>The US Court of Appeals for the District of Columbia Circuit reversed a lower court decision by ruling that the employees had stated a sufficiently strong case that SBC’s DB plan administrative committee improperly focused on the income they had received over a five year period and that the decision violated the Employee Retirement Income Security Act (ERISA) by treating them differently than other workers.
>According to the court, the plaintiffs adequately alleged that when calculating benefits, the administrative committee defined “actual base pay” to mean pay actually earned when it calculated benefits for participants receiving standard benefits, but the committee defined the term to mean pay actually received when calculating early retirement benefits to be paid to participants.
>The ruling, written by Circuit Judge Harry Edwards, noted that the employees alleged in their suit that SBC may have saved itself upwards of $30 million by calculating benefits under the early retirement program by using a definition of “actual base pay” that took into consideration only income that was received rather than earned.
“[P]laintiffs’ complaint asserts that Plan officials have administered the Plan in a manner that treats [early retirement] and non-[early retirement] Grandfathered retirees differently, notwithstanding the Plan’s unmistakable command to treat these two groups similarly except for the benefit enhancement [early retirement] participants receive,” the court said.
>The two employees, Marian Wagener and Donald Champoux, were employed by companies affiliated with SBC. Each participated in SBC’s defined benefit pension plan.
>According to the ruling, SBC altered the plan’s benefit structure in 1997 but preserved the pre-existing structure for certain employees – including both Wagener and Champoux – who retained a “grandfathered benefit.” Later, in 1998, SBC required some of its participating companies to use “actual base pay” instead of “basic rate of pay” in determining an employee’s “basic compensation” when calculating benefits under the plan.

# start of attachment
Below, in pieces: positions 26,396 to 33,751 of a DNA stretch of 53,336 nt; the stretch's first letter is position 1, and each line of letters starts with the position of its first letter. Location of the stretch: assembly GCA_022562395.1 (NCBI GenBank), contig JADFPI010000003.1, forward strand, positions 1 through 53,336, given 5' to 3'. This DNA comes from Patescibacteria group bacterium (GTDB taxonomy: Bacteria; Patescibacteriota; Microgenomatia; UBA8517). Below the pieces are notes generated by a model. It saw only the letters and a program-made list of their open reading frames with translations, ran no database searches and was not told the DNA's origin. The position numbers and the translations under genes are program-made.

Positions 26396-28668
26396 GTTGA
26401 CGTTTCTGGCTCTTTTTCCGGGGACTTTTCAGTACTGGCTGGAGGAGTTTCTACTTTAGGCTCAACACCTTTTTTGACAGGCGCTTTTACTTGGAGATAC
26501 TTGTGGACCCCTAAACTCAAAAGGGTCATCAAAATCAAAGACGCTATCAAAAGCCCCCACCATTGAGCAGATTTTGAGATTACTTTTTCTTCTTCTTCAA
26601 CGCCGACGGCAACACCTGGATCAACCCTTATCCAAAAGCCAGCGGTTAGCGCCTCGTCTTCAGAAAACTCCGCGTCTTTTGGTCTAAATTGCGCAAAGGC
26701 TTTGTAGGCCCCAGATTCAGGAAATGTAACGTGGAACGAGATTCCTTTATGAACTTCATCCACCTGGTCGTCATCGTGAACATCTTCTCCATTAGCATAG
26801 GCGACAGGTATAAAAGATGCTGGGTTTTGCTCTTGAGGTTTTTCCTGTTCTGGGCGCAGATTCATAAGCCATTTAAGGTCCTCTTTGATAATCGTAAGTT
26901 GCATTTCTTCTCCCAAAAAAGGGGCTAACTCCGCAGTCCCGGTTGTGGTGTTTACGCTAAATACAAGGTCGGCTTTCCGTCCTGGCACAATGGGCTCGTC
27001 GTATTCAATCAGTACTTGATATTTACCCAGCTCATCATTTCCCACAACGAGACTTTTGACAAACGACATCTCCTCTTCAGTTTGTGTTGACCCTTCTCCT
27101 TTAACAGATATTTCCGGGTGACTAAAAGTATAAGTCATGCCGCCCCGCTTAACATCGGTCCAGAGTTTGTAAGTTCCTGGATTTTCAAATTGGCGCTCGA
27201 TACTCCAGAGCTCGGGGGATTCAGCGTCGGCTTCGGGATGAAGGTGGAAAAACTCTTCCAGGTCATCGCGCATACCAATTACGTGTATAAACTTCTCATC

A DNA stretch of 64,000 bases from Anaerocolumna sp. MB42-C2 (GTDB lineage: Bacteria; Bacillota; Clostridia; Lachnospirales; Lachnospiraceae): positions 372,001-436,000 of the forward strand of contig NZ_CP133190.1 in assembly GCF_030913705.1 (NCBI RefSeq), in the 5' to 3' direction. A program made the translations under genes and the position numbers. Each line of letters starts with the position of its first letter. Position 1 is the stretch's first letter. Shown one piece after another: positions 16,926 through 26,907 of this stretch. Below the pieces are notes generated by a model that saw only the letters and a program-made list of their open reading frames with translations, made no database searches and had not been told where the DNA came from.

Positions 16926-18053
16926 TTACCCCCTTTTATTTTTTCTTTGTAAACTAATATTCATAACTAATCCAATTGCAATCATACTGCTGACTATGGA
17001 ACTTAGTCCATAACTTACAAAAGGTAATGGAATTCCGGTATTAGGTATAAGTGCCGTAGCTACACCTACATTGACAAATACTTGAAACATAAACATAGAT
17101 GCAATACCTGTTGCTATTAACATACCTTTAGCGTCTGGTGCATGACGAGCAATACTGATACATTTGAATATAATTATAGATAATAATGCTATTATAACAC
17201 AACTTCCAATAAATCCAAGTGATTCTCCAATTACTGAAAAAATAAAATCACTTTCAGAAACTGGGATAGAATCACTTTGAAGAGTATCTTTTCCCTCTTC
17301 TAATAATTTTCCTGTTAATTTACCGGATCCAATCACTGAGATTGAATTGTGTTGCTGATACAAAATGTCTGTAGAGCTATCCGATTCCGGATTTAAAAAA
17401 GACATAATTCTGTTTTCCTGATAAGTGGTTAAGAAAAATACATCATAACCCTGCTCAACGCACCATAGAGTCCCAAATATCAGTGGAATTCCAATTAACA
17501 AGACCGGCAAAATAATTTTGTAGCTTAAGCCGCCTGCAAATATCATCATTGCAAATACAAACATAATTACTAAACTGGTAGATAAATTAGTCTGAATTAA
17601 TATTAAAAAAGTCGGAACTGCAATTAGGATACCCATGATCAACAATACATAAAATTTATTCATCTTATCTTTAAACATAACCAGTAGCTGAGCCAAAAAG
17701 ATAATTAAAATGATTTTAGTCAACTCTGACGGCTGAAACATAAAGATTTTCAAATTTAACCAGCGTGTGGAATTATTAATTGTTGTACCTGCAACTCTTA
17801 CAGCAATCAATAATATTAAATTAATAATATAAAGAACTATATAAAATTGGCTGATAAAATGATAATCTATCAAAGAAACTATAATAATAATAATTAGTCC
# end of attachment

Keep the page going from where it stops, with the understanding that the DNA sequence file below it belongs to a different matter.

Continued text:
>SBC adopted a plan amendment with an enhanced benefit in September 2000 as part of a corporate downsizing that tried to entice eligible workers to take early retirement. The two plaintiffs retired early to get the enhanced benefits.
>The appeals panel said that when SBC calculated the two plaintiffs’ benefits, it calculated their “actual base pay” by combining the compensation actually received by Wagener and Champoux from January 1, 1995, through December 31, 1999, and then dividing it by five. Wagener and Champoux argued that this was an error because they each received paychecks in January 2000 for work they performed prior to December 31, 1999. The judges said that term “actual base pay” did not clearly indicate whether the term intended to refer to pay actually earned or pay actually received. However, the court noted that the plan featured an equal-treatment clause requiring grandfathered benefits under the early retirement plan to be calculated the same as standard grandfathered benefits under the pension plan.
>The plan’s administrative committee rejected Wagener and Champoux’s complaints about the plan, prompting them to file a lawsuit. A federal judge in the US District Court for the District of Columbia dismissed the case in March 2004, finding that the committee had reasonably interpreted the plan. Appeals judges revered that decision in their latest ruling.
>The opinion in Wagener v. SBC Pension Benefit Plan–Non Bargained Program, D.C. Cir., No. 04-7060, 5/17/05 is here .
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